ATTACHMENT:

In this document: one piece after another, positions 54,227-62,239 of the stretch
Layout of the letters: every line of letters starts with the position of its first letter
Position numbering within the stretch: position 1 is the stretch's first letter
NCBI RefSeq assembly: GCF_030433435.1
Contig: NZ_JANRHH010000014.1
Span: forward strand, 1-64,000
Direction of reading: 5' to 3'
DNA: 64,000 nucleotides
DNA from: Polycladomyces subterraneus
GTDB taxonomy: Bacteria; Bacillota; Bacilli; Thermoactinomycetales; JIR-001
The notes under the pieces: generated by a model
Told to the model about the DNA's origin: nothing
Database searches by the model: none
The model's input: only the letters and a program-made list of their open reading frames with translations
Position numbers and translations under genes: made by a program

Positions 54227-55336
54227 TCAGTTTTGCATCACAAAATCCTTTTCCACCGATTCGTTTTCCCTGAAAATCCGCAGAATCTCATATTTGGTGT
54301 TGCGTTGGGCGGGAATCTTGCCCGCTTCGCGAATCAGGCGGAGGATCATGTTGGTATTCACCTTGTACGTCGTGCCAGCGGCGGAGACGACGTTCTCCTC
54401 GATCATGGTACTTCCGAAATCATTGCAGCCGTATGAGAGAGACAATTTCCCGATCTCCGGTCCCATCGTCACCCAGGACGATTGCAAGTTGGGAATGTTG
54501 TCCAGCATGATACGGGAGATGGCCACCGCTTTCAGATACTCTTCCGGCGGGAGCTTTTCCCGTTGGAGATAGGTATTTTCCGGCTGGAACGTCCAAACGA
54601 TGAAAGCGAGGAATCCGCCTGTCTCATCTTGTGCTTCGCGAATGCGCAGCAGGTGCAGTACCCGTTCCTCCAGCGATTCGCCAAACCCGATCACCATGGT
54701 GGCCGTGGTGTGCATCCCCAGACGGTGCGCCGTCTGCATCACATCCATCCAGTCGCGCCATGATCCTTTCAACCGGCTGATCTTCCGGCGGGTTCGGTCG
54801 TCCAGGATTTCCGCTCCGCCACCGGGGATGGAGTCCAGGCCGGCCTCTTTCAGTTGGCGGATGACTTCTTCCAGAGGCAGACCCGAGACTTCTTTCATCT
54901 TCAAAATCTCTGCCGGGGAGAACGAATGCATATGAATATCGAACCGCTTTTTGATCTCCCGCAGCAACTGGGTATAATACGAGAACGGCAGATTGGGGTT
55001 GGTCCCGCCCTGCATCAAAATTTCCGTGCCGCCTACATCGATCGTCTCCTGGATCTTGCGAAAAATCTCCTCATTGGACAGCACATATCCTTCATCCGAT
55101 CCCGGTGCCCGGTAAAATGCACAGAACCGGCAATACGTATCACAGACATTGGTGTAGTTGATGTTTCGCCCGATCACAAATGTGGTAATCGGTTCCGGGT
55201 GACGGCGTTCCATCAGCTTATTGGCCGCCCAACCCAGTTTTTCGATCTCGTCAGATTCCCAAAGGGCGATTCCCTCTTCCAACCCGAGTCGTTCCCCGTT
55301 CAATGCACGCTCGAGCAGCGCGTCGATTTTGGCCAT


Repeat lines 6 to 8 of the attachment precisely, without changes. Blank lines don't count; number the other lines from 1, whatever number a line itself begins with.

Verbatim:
Span: forward strand, 1-64,000
Direction of reading: 5' to 3'
DNA: 64,000 nucleotides